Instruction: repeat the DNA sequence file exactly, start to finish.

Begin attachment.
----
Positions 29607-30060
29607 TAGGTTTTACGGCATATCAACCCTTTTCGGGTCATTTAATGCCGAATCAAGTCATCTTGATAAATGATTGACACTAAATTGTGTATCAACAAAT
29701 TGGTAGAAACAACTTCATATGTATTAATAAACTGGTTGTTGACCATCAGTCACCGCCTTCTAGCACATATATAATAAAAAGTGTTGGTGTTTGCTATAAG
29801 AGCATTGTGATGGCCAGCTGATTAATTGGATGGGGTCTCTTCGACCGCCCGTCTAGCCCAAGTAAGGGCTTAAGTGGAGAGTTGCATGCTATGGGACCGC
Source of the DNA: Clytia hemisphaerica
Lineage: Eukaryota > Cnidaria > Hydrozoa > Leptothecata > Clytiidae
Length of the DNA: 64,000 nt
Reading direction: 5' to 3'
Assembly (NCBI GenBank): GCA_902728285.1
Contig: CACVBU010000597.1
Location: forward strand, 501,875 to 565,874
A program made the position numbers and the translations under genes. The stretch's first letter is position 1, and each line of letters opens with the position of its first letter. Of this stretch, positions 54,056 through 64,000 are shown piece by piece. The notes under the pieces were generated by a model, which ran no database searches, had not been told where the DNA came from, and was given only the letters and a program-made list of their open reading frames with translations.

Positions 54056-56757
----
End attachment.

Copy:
Positions 29607-30060
29607 TAGGTTTTACGGCATATCAACCCTTTTCGGGTCATTTAATGCCGAATCAAGTCATCTTGATAAATGATTGACACTAAATTGTGTATCAACAAAT
29701 TGGTAGAAACAACTTCATATGTATTAATAAACTGGTTGTTGACCATCAGTCACCGCCTTCTAGCACATATATAATAAAAAGTGTTGGTGTTTGCTATAAG
29801 AGCATTGTGATGGCCAGCTGATTAATTGGATGGGGTCTCTTCGACCGCCCGTCTAGCCCAAGTAAGGGCTTAAGTGGAGAGTTGCATGCTATGGGACCGC
Source of the DNA: Clytia hemisphaerica
Lineage: Eukaryota > Cnidaria > Hydrozoa > Leptothecata > Clytiidae
Length of the DNA: 64,000 nt
Reading direction: 5' to 3'
Assembly (NCBI GenBank): GCA_902728285.1
Contig: CACVBU010000597.1
Location: forward strand, 501,875 to 565,874
A program made the position numbers and the translations under genes. The stretch's first letter is position 1, and each line of letters opens with the position of its first letter. Of this stretch, positions 54,056 through 64,000 are shown piece by piece. The notes under the pieces were generated by a model, which ran no database searches, had not been told where the DNA came from, and was given only the letters and a program-made list of their open reading frames with translations.

Positions 54056-56757